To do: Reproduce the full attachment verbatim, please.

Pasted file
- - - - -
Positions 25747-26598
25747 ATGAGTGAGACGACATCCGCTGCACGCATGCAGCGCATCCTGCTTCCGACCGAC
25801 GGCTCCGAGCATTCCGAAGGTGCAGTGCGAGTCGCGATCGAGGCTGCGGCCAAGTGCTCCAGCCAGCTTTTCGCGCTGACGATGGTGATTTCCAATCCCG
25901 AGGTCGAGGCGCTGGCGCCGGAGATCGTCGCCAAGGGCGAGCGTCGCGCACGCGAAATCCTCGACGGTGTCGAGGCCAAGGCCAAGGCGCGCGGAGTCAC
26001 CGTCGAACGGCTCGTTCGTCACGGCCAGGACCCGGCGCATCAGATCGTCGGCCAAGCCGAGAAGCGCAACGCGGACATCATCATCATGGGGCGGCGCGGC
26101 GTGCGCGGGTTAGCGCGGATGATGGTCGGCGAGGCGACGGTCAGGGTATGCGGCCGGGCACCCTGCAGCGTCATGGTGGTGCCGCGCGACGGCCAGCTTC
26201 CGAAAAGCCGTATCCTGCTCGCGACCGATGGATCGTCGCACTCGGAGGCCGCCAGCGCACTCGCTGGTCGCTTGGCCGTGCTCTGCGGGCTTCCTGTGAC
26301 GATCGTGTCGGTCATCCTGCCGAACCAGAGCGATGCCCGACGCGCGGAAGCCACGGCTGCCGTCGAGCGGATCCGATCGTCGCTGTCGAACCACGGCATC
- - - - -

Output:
Positions 25747-26598
25747 ATGAGTGAGACGACATCCGCTGCACGCATGCAGCGCATCCTGCTTCCGACCGAC
25801 GGCTCCGAGCATTCCGAAGGTGCAGTGCGAGTCGCGATCGAGGCTGCGGCCAAGTGCTCCAGCCAGCTTTTCGCGCTGACGATGGTGATTTCCAATCCCG
25901 AGGTCGAGGCGCTGGCGCCGGAGATCGTCGCCAAGGGCGAGCGTCGCGCACGCGAAATCCTCGACGGTGTCGAGGCCAAGGCCAAGGCGCGCGGAGTCAC
26001 CGTCGAACGGCTCGTTCGTCACGGCCAGGACCCGGCGCATCAGATCGTCGGCCAAGCCGAGAAGCGCAACGCGGACATCATCATCATGGGGCGGCGCGGC
26101 GTGCGCGGGTTAGCGCGGATGATGGTCGGCGAGGCGACGGTCAGGGTATGCGGCCGGGCACCCTGCAGCGTCATGGTGGTGCCGCGCGACGGCCAGCTTC
26201 CGAAAAGCCGTATCCTGCTCGCGACCGATGGATCGTCGCACTCGGAGGCCGCCAGCGCACTCGCTGGTCGCTTGGCCGTGCTCTGCGGGCTTCCTGTGAC
26301 GATCGTGTCGGTCATCCTGCCGAACCAGAGCGATGCCCGACGCGCGGAAGCCACGGCTGCCGTCGAGCGGATCCGATCGTCGCTGTCGAACCACGGCATC